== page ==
The coronavirus pandemic has resulted in massive disruption, severe illness and record-breaking fatalities for the modern era, but Americans can’t be bothered to do something as simple as wear a mask for the benefit of the community. Trump and his followers have decided that wearing a mask makes them appear weak and somehow infringes on their individual freedom to kill whomever they choose.

White conservatives everywhere have decided that the battle flag of a failed coup against America that only lasted four years is the embodiment of their white heritage, regardless of their personal history or geographic relevance. Protecting Confederate statues and the right to fly a traitor’s flag has become shorthand for white supremacy. They’ve turned in their hoods, sheets and swords for camouflage, red trucker caps and AR-15’s, but it was never about heritage, just as it was never about state’s rights. It was always about white supremacy.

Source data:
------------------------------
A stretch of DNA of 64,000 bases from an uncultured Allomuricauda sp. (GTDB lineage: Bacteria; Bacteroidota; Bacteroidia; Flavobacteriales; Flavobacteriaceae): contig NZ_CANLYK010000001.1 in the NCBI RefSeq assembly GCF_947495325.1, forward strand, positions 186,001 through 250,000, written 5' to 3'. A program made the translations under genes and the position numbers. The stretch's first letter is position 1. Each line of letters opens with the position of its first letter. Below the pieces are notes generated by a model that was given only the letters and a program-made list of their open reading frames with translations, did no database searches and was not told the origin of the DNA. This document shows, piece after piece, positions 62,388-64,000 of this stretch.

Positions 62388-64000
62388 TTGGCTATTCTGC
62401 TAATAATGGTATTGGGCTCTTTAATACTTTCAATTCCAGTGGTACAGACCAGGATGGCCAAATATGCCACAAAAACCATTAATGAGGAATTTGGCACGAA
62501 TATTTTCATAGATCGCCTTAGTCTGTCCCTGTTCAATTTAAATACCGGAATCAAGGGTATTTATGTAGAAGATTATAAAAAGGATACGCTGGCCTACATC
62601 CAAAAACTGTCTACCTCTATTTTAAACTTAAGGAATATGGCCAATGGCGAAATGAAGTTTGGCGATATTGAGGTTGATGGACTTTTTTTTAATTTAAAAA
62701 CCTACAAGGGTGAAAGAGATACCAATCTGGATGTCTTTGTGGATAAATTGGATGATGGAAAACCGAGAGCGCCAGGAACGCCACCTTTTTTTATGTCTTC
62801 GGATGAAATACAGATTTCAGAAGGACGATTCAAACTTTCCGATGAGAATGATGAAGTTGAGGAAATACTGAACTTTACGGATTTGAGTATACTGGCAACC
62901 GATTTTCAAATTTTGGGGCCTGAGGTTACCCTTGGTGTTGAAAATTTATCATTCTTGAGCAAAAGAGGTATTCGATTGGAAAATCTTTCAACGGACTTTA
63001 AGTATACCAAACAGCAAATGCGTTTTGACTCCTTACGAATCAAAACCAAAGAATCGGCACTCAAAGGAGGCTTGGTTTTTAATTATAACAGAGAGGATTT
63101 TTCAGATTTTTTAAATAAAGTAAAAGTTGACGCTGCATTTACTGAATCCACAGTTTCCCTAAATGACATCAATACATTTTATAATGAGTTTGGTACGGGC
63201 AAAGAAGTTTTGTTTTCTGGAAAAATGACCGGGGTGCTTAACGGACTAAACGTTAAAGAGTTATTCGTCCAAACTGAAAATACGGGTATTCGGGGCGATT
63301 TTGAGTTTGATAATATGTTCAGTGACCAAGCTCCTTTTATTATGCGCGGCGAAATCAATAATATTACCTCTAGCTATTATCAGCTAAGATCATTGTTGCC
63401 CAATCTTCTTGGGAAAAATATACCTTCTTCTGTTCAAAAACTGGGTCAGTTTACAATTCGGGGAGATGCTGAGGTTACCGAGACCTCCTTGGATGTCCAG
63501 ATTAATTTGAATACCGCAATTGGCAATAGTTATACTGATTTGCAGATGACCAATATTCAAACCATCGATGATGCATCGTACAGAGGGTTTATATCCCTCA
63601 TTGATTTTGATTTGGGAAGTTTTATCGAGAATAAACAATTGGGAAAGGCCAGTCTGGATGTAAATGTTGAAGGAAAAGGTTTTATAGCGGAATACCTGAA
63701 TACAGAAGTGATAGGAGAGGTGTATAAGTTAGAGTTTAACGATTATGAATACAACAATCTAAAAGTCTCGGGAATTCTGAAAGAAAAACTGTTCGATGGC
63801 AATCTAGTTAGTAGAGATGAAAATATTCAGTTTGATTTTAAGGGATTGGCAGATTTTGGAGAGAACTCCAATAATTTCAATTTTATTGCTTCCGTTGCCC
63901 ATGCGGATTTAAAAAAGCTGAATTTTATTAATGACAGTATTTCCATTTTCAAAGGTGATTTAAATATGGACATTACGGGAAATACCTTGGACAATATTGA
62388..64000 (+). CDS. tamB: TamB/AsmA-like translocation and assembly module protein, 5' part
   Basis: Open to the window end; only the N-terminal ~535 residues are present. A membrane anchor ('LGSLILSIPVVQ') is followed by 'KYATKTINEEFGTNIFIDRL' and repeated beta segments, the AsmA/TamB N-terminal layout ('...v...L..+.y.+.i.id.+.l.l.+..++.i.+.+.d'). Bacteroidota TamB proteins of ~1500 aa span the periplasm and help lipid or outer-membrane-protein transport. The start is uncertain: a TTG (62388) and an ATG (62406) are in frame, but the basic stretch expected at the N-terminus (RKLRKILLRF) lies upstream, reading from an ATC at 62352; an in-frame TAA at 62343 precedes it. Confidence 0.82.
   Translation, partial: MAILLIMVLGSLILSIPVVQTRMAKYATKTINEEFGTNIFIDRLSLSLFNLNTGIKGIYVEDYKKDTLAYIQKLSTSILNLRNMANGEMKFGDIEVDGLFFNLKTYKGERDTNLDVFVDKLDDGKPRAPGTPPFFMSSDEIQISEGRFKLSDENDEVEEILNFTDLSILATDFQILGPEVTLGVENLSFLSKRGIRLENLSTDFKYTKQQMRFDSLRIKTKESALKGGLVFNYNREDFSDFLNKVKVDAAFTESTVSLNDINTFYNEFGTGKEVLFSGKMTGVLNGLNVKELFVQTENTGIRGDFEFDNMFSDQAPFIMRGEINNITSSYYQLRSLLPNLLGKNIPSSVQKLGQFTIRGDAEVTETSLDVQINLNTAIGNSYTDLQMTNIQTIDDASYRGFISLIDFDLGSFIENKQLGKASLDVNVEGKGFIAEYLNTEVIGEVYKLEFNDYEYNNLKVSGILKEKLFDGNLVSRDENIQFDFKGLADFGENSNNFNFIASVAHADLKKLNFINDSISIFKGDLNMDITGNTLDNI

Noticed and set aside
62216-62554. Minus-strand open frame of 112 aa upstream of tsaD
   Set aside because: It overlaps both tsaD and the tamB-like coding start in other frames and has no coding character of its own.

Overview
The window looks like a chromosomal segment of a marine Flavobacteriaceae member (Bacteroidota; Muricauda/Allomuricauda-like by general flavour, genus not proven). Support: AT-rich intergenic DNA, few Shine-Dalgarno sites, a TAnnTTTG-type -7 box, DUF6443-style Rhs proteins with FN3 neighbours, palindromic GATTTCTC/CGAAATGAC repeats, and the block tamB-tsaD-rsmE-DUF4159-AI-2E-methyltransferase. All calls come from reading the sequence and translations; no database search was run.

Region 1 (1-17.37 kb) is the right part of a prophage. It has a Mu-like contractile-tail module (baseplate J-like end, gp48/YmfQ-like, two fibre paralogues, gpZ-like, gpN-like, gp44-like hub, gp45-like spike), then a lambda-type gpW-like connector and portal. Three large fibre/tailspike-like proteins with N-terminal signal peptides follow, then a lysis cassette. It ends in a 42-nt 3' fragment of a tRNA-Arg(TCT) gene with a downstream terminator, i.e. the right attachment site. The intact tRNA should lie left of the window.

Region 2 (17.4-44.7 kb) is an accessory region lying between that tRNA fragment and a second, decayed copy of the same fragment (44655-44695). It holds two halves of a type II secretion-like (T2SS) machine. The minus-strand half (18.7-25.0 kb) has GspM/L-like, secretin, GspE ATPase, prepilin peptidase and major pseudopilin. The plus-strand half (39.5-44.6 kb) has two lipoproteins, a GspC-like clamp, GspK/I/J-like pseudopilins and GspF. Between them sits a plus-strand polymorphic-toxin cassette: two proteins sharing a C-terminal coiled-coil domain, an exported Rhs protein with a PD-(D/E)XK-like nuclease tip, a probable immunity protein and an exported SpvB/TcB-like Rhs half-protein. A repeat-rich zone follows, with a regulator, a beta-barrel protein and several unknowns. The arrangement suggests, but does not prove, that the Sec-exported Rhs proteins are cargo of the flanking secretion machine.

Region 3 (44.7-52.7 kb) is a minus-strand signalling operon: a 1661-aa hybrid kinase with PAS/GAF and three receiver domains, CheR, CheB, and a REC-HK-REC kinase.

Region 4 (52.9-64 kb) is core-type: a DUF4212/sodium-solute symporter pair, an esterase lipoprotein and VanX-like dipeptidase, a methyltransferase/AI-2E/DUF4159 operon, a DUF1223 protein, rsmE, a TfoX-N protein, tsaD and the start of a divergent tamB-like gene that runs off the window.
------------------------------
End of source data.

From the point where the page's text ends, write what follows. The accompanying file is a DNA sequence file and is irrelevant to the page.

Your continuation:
Unlike the abject dysfunction of race relations in America, the coronavirus has no political agenda, no timetable, doesn’t discriminate, and lacks any fealty to boredom or fatigue. It will ravage us at will as long as we sit back and allow it to. We can pretend it doesn’t exist, just as we have with our attempts to ignore institutional racism in America, but eventually it is going to come back to haunt us, regardless of how we feel about masks—or hoods.

Follow David Todd McCarty on Twitter @davidtmccarty and The Standard @capemaystandard